Cambium injury in the trunk or limbs is also visible soon after the tissue thaws. Often trunk injury is most easily found near the ground or snow line.

Southwest injury is typically found on the portion of the tree with south or west exposure.  Young trees with thin bark are most susceptible to southwest injury. Monitor closely when cold, still nights follow sunny days.

Management Notes
Make sure trees are fully hydrated in the fall before the ground freezes. A layer of mulch around the base of the tree may also help conserve soil moisture and moderate temperature.

Avoid heavy watering and fertilization in late summer or early fall as may encourage continued growth and limit chance for trees to harden off for winter survival.

Remove weak, narrow-angled, V shaped crotches.

Avoid late summer pruning as stimulates new growth and reduces supply of nutrients available to plant through winter.

Remove broken or dead branches in the spring and prune to stimulate new growth.

Carefully trim away loose bark at any crack until remaining bark is firmly attached to the tree.  This trimming helps improve wound wood formation or callusing.  Callus is cell tissue that forms to cover wounds.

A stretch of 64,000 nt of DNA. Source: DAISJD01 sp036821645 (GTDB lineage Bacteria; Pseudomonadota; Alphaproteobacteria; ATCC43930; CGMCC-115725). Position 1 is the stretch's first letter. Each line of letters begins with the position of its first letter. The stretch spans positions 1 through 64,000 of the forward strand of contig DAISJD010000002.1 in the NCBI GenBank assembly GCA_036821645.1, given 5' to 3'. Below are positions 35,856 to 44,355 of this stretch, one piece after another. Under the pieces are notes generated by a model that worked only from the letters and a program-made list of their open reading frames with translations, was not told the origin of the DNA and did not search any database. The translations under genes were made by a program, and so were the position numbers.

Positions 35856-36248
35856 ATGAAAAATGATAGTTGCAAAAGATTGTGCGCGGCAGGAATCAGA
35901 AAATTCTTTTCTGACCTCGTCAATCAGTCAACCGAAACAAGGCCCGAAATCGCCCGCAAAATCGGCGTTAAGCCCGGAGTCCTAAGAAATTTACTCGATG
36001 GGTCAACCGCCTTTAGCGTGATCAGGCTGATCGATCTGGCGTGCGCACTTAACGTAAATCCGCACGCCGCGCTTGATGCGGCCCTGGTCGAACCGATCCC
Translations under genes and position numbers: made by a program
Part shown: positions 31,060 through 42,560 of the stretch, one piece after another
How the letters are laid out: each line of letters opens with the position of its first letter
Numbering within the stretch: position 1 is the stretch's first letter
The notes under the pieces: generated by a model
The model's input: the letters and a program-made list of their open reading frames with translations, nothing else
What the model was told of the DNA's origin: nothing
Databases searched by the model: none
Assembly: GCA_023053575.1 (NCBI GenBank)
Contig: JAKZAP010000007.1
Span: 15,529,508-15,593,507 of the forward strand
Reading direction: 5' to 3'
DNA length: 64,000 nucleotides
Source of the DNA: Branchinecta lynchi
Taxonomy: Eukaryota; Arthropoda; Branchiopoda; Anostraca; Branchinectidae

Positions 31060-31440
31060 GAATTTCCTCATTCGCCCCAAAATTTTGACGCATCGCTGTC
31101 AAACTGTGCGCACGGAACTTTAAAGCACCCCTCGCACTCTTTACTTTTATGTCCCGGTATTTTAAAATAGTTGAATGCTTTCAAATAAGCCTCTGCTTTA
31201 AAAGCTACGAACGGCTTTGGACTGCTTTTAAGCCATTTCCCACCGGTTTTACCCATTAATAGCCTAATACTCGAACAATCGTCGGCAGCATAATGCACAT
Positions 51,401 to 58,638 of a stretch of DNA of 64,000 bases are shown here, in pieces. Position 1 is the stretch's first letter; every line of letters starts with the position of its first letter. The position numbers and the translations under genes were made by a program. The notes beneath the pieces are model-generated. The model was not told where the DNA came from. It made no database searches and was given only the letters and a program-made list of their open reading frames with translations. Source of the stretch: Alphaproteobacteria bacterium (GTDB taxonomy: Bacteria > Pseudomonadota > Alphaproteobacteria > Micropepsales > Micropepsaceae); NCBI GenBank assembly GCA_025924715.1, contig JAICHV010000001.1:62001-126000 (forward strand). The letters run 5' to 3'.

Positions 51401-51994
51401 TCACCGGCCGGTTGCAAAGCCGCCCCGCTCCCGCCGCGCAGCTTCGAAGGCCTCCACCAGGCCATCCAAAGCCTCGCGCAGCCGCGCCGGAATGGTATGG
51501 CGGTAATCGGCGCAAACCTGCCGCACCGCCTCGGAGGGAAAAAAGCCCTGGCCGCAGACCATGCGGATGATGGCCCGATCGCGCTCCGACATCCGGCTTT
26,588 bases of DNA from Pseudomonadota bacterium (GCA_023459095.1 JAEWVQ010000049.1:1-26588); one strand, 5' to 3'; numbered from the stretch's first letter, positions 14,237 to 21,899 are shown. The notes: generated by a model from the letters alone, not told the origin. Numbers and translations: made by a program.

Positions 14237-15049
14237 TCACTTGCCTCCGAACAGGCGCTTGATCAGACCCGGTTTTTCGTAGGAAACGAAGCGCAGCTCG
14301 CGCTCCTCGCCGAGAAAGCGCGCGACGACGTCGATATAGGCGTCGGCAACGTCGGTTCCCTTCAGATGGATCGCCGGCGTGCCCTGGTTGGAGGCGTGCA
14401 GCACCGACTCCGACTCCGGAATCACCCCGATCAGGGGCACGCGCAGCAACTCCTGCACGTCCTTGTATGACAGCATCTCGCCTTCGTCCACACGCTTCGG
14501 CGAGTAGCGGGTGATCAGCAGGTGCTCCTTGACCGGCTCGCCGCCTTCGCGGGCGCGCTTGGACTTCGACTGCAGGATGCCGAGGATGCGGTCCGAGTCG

Reduce stress on injured plants by fertilizing, watering during dry periods, controlling weeds and insects, mulching, and generally increasing plant vigour.

Southwest injury causes significant stress for trees and can make them highly susceptible to pests and disease entering the damaged areas. In stone fruit orchards, these injuries provide ideal sites for infection by peach canker or other canker diseases or infestation by tree borers.

Paint the trunk, crotches and lower parts of main scaffold branches with exterior white latex paint to minimize southwest injury. This helps to reflect light away and keep surface bark temperatures cooler, ensuring dormant cells remain inactive.

  • Do not use oil-based or latex paints that contain any oil. These products contain toxic materials that may injure or kill fruit trees.
  • October is the best time to apply the paint. Best results are obtained when trees are painted on days when the temperature is above 10°C and when paint will dry rapidly.
  • Apply the paint by brush or by spray. If you choose spray, use 1-2 L of water/4.5 L of paint, depending on the thickness of the paint and the air pressure available.
  • On young trees, paint the whole trunk. Only the south and southwest sides of older trees require paint. The whiter the bark after you paint, the greater the protection. Better quality paints are more durable.
  • Damage may eventually heal, but damaged areas should not be painted or filled with any sealing substance, including paint or tar.

Protection from southwest injury can also be accomplished by placing light-coloured spiral tree guards on newly planted, susceptible trees.  Tree guards should fit loosely around the trunk for good air movement and should be periodically inspected for insects or excessive build up of moisture inside the wrap. They should be adjusted annually to prevent the guard from interfering with trunk expansion (growth).

Information included above excerpted from;


Southwest injury on trunk
Southwest injury on trunkClick to enlarge.